Funeral Planning FAQ

Planning your own funeral means confronting your own mortality. For some, this may cause introspection, nostalgia, and even vague discomfort. For others, it may seem like just one of life's responsibilities.

Planning your own funeral means confronting your own mortality. For some, this may cause introspection, nostalgia, and even vague discomfort. For others, it may seem like just one of life's responsibilities.

Either way, making end-of-life plans involves several practical considerations, including the following:

  • How would you like your remains handled when you die?
  • Who will you entrust to carry out your wishes?
  • Who will make the financial decisions relating to your funeral arrangements?
  • How will funeral expenses be paid?

Each person's answers to these questions will be highly personal. As you figure out the answers, this planning guide highlights some important points to remember.

Benefits of Preplanning Your Funeral

There are several benefits to planning your own funeral. First, final wishes generally reflect individual values. Some people get peace of mind knowing that their end-of-life decisions will be their own.

Second, if you do not plan, your surviving spouse, family members, or other loved ones must do so in haste after you die. This can be burdensome for your grieving family members. Failure to provide instructions can even create conflict. Loved ones must make difficult decisions regarding funeral arrangements on your behalf.

Finally, planning is the best way to reduce funeral costs. Funeral arrangements can be expensive. Planning for these expenses can give you and your loved ones peace of mind.

Q: Who Will Arrange My Funeral If I Do Not?

A: The person responsible for handling your estate when you die is your “personal representative." Unless otherwise specified, this person is generally also responsible for making your funeral arrangements.

Your estate planning documents may name a personal representative in your will. This individual is sometimes called an “executor." If a will does not exist, the probate court can appoint a personal representative, sometimes known as an “administrator."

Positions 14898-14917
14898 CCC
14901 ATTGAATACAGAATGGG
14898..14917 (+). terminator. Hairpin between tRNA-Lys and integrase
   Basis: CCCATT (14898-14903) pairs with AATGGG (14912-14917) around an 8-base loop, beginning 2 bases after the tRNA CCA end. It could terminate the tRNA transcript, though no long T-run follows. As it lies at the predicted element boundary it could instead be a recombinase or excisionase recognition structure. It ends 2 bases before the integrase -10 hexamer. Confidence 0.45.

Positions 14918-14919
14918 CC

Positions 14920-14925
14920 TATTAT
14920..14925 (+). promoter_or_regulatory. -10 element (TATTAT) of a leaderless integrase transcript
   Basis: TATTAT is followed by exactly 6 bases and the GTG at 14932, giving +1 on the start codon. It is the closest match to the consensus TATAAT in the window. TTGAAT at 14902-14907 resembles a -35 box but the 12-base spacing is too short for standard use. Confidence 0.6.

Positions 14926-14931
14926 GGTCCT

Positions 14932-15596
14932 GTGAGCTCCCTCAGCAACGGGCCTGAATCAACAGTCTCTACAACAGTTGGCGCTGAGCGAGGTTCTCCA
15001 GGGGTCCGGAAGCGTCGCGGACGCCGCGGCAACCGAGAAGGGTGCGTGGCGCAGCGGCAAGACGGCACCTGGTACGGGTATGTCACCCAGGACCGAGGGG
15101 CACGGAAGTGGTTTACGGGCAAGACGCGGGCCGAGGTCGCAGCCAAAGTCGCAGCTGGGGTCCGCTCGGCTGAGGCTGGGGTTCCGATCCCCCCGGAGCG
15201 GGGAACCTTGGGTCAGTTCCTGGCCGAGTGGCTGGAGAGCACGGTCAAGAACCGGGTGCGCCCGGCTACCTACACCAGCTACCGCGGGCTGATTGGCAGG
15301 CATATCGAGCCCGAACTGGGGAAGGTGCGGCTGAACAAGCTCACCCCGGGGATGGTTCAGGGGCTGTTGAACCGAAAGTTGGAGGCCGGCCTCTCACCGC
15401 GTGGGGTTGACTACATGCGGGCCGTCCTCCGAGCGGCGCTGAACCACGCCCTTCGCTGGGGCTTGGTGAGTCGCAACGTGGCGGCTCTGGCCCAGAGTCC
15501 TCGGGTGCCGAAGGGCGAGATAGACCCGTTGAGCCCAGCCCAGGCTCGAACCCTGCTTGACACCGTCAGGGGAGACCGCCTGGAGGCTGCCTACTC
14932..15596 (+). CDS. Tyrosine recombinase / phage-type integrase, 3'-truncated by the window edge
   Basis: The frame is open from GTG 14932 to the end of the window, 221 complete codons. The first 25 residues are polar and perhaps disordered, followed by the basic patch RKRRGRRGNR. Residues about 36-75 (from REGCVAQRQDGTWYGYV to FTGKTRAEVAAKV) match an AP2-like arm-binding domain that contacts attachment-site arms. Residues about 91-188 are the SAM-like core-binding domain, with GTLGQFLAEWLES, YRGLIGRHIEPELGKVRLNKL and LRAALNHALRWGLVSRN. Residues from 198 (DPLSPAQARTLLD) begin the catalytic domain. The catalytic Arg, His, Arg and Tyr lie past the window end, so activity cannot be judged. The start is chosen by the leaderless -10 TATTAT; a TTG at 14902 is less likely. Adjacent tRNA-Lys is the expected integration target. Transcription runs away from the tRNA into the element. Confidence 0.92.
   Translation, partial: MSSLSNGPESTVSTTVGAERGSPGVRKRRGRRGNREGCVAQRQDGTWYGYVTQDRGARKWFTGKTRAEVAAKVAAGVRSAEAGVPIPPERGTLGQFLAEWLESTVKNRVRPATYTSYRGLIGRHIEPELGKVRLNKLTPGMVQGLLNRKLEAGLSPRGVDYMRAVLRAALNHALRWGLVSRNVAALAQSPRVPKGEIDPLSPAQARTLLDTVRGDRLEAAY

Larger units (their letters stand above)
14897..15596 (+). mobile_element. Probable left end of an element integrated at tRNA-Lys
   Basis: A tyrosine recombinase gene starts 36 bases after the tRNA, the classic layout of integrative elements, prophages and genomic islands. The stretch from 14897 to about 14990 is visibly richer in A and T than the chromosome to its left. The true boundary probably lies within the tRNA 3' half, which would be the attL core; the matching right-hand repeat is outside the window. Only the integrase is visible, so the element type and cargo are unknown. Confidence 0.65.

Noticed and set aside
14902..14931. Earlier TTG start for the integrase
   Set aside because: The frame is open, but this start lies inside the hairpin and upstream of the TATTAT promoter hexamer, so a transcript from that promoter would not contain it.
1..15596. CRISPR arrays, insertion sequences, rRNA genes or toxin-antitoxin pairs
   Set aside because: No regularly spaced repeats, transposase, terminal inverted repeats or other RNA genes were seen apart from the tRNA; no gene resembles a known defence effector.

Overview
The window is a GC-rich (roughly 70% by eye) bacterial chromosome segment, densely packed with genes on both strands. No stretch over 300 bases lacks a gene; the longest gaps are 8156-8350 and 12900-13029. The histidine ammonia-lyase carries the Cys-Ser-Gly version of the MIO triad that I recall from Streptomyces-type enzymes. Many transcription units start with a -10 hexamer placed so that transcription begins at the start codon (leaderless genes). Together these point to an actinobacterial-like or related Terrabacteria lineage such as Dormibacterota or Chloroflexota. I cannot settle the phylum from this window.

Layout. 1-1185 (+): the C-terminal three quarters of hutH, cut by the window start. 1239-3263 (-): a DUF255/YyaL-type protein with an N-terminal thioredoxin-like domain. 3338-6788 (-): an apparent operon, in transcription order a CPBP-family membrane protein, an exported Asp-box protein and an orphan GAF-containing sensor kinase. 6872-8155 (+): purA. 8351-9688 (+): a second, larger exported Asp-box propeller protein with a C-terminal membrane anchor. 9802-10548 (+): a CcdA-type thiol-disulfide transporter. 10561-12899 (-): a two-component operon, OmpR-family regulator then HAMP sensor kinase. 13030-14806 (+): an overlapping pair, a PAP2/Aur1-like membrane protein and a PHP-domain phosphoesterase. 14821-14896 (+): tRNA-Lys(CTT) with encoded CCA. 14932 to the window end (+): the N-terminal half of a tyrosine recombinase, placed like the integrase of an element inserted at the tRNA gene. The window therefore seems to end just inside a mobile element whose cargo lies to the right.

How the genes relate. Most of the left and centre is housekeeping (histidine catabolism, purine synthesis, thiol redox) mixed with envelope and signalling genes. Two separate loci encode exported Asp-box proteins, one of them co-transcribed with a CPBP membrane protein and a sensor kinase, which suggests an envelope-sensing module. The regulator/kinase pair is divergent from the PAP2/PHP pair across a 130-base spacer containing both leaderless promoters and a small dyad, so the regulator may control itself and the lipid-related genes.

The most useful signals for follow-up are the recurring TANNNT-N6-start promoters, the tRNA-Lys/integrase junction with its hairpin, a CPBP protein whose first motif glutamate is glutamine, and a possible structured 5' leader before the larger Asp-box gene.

Courts distribute your estate during the probate process when a will does not exist. The probate court appoints a representative based on state laws of intestate succession.

Though state laws vary, they generally appoint based on the following hierarchy:

  • Spouse
  • Children
  • Parents
  • Siblings
  • Grandparents
  • Next of kin

You may feel comfortable relying on a court-appointed representative to handle your funeral. However, the highly personal nature of losing a loved one can lead to family conflict. For example, if an excluded family member feels personally entitled to participate in the decision-making, they may contest the court's appointment. Strife can be extremely taxing on your loved ones and your estate as it funds ongoing litigation.

Q: Why Not Leave Funeral Instructions in My Will?

A: A last will and testament is an important document that is the cornerstone of your estate plan. Your estate planning documents might also include the following:

  • Revocable living trust
  • Power of attorney
  • Living will
  • A durable power of attorney
  • Health care proxy

These legal documents address various issues, such as long-term care and Medicaid planning. They also address putting individuals in place to handle medical decisions on your behalf. These documents, along with your will, are critically important.

When planning your funeral, your will should serve as a last resort for instructions. Why? Because wills are often not read or accessible until weeks, sometimes months, after the testator's death. It will likely be too late to carry out your funeral instructions.